On returning to school in Autumn 2020, most primary children had missed more than a term of usual school provision. The disruption to schooling may have exacerbated pre-existing inequalities in academic attainment, and potentially also created new ones. This project examines the impact of disruptions to normal teaching on pupils at the important transition between reception and Year 1.
In reception, through adult-led instruction, children learn literacy, maths, and language skills that provide the foundation for later academic success. Instruction during the lockdown period varied considerably. Consequently, children are now likely to be on different developmental trajectories. For some, progress may have maintained or even accelerated; for others, progress may have stalled, and previously learned skills may have been lost.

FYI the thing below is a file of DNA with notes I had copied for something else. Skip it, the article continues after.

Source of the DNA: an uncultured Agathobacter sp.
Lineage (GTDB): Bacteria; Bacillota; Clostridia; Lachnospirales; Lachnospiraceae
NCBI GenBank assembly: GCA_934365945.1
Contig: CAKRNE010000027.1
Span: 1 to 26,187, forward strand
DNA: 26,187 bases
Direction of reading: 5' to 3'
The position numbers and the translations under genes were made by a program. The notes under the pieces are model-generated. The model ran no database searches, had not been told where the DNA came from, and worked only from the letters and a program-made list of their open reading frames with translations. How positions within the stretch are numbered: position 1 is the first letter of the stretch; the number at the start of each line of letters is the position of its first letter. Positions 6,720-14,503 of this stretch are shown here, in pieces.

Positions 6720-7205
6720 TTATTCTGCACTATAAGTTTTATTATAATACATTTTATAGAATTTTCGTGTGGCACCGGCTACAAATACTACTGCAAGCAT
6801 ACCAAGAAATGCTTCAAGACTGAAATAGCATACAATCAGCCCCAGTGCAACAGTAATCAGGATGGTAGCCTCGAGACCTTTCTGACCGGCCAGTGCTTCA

Using a longitudinal design, the ICKLE project investigates the learning of children starting Year 1 in September 2020. Using data collected by schools at three points – before the pandemic, in early Autumn 2020, and in Spring 2021 – we are investigating the factors that have moderated and mediated pupil progress against a subset the Early Years Foundation Stage Profile goals and reading levels. Working in a large, superdiverse city, we will extrapolate our Leeds findings to the national context.
The data will benefit schools in deciding how to allocate catch-up support. Project findings, conveyed to policy makers and third sector organisations, will inform national strategies to remediate the negative impacts of lockdown post-Covid-19, and to address inequalities as disruption to schools continues.Further details of project methodology